Here’s a piece of what you missed on today’s webinar, Developing Your Personal Brand–the first step to landing a job.
On this topic of image let’s discuss some very specific issues related to age. We’re not talking about age discrimination per se but will discuss what your style, your look, your approach says about you in a culture that not only values youth but also is adopting work habits and technology at an ever increasing pace.
This is a conversation about age in the abstracted sense. About coming off as too young or too old. Not in chronological age but in style.
Your physical image has to accentuate your brand not detract from it.
If you look super young for instance, you need to be cautious that people take you seriously.
I’m reminded of that ‘70’s TV show, Doogie Howser. The character was a genius who graduated from medical school at 14. That’s taken to the extreme but I think it makes the point well. There’s not a lot of patients who are going to be comfortable with a physician, no matter how well trained or skilled, who’s still a juvenile.
So if you are blessed with a super young look, you’ll have to be very cognizant of what you wear, how you act and especially your language.
An absolutely put focus on your online persona.
Late last week, Obama’s speechwriter, John Favreau, who I think is 27, was embarrassed by photos on Flicker where he was partying with a cutout of Hillary—not the best light in which to present yourself. Apparently he had to make a formal apology but fortunately the future secretary of state has a sense of humor.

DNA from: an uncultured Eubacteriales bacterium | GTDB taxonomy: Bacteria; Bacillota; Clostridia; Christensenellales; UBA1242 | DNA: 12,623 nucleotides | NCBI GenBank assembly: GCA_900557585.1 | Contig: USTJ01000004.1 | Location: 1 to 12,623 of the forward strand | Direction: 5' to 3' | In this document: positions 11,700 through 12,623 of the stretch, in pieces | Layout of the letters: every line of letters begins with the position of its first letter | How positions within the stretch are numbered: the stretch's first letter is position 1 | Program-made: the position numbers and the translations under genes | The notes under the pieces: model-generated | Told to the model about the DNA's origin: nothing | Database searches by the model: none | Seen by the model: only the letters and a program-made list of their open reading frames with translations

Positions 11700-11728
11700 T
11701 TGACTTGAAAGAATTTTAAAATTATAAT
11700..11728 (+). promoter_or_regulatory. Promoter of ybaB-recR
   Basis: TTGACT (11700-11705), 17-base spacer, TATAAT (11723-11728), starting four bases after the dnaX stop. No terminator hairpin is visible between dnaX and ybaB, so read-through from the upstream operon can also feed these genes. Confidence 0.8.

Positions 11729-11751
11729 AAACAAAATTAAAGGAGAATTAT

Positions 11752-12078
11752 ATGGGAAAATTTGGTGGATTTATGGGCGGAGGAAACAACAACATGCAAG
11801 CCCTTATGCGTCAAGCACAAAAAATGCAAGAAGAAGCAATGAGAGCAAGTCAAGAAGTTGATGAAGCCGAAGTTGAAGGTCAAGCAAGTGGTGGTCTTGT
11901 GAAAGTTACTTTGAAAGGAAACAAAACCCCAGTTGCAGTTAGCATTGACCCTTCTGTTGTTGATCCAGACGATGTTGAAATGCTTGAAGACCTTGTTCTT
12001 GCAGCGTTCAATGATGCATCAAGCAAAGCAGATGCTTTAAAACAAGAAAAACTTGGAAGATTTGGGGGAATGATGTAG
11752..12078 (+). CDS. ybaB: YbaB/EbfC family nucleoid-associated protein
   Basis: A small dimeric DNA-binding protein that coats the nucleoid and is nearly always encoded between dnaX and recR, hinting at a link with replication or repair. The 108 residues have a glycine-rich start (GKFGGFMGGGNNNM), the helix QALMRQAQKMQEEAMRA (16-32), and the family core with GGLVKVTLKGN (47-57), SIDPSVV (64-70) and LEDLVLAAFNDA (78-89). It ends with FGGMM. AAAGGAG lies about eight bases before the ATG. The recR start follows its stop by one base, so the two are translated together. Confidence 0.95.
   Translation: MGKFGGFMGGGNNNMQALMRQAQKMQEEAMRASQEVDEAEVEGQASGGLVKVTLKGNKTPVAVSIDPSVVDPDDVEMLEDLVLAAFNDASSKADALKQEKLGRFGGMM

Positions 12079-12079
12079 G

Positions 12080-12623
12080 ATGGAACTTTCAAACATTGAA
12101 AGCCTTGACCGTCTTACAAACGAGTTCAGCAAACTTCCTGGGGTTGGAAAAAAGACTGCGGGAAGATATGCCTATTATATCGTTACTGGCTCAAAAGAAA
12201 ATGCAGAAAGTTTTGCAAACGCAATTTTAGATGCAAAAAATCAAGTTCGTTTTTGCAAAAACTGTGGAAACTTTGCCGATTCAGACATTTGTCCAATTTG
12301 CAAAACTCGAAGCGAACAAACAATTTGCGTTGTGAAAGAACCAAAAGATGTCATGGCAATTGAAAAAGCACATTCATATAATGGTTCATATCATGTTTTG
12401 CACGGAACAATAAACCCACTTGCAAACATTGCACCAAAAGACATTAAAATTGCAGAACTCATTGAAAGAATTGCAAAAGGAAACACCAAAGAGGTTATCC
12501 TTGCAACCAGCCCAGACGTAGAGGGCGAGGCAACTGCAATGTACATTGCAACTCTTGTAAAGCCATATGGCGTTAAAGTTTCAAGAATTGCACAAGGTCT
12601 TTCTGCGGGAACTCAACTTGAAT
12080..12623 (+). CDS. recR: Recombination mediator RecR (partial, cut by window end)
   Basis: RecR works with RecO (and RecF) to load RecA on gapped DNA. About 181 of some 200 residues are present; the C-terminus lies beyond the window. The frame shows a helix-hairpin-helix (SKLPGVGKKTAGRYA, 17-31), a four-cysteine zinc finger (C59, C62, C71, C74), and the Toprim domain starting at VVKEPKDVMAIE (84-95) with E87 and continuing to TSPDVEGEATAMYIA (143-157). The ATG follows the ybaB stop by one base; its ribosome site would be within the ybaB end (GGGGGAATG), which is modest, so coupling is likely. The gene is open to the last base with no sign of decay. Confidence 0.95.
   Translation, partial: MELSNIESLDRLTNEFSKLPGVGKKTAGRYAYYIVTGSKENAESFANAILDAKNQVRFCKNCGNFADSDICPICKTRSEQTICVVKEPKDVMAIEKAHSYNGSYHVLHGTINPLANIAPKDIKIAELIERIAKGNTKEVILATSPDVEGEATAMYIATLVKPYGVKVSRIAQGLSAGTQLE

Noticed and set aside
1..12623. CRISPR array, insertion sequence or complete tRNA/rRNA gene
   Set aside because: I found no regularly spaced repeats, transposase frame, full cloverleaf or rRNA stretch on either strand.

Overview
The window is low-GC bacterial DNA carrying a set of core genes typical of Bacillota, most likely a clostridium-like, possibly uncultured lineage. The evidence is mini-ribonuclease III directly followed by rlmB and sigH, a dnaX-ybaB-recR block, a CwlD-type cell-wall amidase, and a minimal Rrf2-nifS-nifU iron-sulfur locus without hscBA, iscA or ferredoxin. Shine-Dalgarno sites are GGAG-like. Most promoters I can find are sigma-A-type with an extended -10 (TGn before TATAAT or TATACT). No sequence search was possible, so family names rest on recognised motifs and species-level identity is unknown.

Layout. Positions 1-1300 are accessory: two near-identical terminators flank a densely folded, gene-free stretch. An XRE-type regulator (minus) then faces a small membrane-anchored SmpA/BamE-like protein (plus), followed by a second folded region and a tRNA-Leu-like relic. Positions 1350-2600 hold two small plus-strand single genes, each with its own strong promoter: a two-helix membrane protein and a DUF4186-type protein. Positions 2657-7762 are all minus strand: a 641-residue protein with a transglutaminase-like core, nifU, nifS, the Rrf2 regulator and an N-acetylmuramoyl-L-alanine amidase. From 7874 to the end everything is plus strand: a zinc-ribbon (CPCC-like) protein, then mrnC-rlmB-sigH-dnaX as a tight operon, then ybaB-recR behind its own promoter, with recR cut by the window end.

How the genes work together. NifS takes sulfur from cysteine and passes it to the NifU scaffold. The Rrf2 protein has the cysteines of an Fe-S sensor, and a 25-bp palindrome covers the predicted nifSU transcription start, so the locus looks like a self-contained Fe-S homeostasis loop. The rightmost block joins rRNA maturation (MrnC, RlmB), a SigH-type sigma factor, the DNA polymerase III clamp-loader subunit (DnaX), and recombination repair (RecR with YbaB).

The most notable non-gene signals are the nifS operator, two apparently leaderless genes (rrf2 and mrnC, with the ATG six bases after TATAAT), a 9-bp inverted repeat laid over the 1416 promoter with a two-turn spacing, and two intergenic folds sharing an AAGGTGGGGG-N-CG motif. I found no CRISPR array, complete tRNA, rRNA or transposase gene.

For people who are middle aged, the issue is magnified and more complex.
Here’s a handful of relevant personalities (Richard Gere, Sally Field, etc.) who have kept up with the times, who look current and relevant.
That starts with appearance. Remember that personal shopper we just discussed? Be sure to select someone who themselves seems contemporary. Maybe a few years to a decade younger than you are.
Your glasses, your haircut are all part of the deal here, so pay particular attention them. If you haven’t changed the frames on your glasses in five years, you need to get some advice and make some changes. Ditto with your haircut, particularly men.
Equally important is how you act, how up to date you are on technology and trends.
I’m faced with tests on this front every day.
Karen and I did a search for a very young CEO who was looking for an executive to run business development a couple of years ago. He text message me one day and I have to say, I felt like that was a test on his part to see if we knew how to text. We do. And we have for some time. But clearly he wondered.
If you are still resisting emailing from your mobile, you need to get with the times in order to be perceived as contemporary, relevant. The reality of the work week is that it’s more 24/7 than anyone would like and if you want to play in it, you need to both embrace it and learn to live with it. And demonstrate that image and that persona that is contemporary.